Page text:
As with all musics, you can zone out or zoom in—or both; anyway, focusing on compositional artistry can enhance our appreciation just as much for the Beatles as for Mahler, the Uyghur muqam, or Chinese shawm suites.

Though my later path has intersected but rarely with these albums, I take impertinent pride in belonging to a generation capable of producing such genius. Personal reception histories are a significant aspect of our cultural appreciation, but at whatever point in Life you engage with the Beatles, their work is astounding.

Like the audiences of Bach and Mahler, we didn’t know how lucky we were… But beyond any personal identification with the zeitgeist that the Beatles express, all this is significant not only because of the Beatles’ central place in modern Western culture, but in view of the whole incorporation of popular culture into our perspectives on musicking around the world

Given my whole argument about society and soundscape, I’m aware of the irony of my celebrating “great works” mostly created in the recording studio without an audience. So I’d like to stress again that stunning as all this artistry is, efficacity, generally, doesn’t depend on complexity, or on narrative development; not only does the logical flow of Indian raga or Messiaen work within very different parameters, but more static sound-worlds are also valid—such as punk, Northern soul, Aboriginal songsNote also What is serious music?!

Revolver

Revolver

In 1966, only a year after Rubber soul, the Beatles released Revolver. In a 1996 interview, George found the two albums quite similar: “to me, they could be Volume 1 and Volume 2”. But it is Revolver that is increasingly recognised as one of the greatest and most innovative albums in popular music.

Here it is as a playlist, again in the 2009 remastered version:

Studio technology and psychedelia are coming to the fore; love songs are becoming subsidiary. Yet again I’ll cite Wilfred Mellers and Alan W. Pollack. Mellers opens:

Though Revolver still contains ritual elements, one can no longer discuss it in terms of adolescent ceremonial, nor is it relatable to the conventions of commercialized pop music. Halfway between ritual and art, it’s both verbally and musically an extraordinary breakthrough; and since the songs complement one another without forming a sequence, one cannot avoid some comment on each.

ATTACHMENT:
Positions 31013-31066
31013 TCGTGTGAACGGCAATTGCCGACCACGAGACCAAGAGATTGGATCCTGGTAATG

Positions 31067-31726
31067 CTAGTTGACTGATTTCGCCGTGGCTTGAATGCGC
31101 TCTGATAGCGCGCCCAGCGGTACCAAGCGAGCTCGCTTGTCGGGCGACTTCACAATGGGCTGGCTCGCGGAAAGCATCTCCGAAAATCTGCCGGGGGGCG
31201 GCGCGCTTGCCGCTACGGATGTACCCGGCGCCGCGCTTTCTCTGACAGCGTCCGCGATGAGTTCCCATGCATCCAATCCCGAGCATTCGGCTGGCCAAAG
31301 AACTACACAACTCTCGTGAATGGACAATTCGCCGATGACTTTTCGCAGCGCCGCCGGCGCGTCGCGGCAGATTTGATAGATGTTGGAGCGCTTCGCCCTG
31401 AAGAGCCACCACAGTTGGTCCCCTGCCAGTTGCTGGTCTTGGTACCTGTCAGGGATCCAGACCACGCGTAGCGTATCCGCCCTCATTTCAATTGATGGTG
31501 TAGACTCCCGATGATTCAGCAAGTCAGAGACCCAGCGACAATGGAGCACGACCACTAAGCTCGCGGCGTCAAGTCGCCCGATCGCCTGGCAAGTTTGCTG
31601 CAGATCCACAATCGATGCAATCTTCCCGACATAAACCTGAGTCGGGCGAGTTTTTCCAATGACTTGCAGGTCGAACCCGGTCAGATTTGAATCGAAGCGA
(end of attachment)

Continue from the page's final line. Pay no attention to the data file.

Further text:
I won’t do so, but some songs most dear to me are;

  • Eleanor Rigby, the polar opposite of the satirical opening Taxman, is accompanied only by string octet—an innovation that one might hardly notice (cf. She’s leaving home on Sgt Pepper). Mellers is in fine form again:

It is about compassion, loneliness, and implicitly about the generation gap—three basic themes of second period Beatle music—and there is no precedent for its musical idiom, which has nothing to do with jazz, but is an amalgam of rural folk and urban music-hall. The tonality is a dorian E minor, though the initial invocation of “all the lonely people” is a rising and falling scale (with sharpened fourth) over a C minor triad, with a rocking and chugging accompaniment. The song proper is narrative ballad, and the words are poetry, evoking with precise economy Eleanor Rigby, the middle-aged spinster who picks up the rice at somebody else’s wedding, lives in a dream, keeps her face “in a jar by the door”; and Father Mackenzie, the priest who lives alone, darns his socks in the empty night, writes the sermon that no-one wants to listen to, wipes off his hands the dirt from the grave where he’s buried Eleanor Rigby after administering the last rites by which “no-one was saved”. The words reverberate through their very plainness; and manage to characterise not only those two lonely people but also (as George Melly has put it) “the big soot-black sandstone Catholic churches with the trams rattling past, the redbrick terraced houses with laced curtains and holy-stoned steps” of the Beatles’ boyhood Liverpool. The tune, lyrically sung by Paul, never modulates but has a tentative, groping tenderness as it stretches up the scale to those modally sharpened sixths, only to droop again, in a flexible rhythm that often overrides the barlines; so when it returns to the choric introductory phrase as a refrain, the scope of the song is marvellously extended. Miss Rigby and Father Mackenzie, the soaring refrain tells us, may be founded on real characters from the Beatles’ childhood, yet none the less represent all the lonely people; and that includes us, and the young Beatles (who were soon to be members of Sgt Pepper’s LONELY HEARTS club band). Yet there is never a suspicion of emotional indulgence in this song; that is belied by the rigidity of the chugging accompaniment, even though it is given to emotive strings. Occasionally (after that dismayed octave leap for “where do they all come from”) the violins wing up scalewise; more often they reinforce the thumping crotchet pulse, or the rocking quavers. In the final phrase of the tune and in the coda the “where do they all come from” query reaches up not through an octave but through a tenth. This makes something like a climax, and the song has an end which is not, however, decisive. The final cadence is the only V I progression in the piece, and even here the dominant chord is in second inversion. All the other cadences reinforce the tonal ambiguity of the submediant introduction, an effect the more disturbing because the C major triads conflict with the sharpened Cs in the modal tune.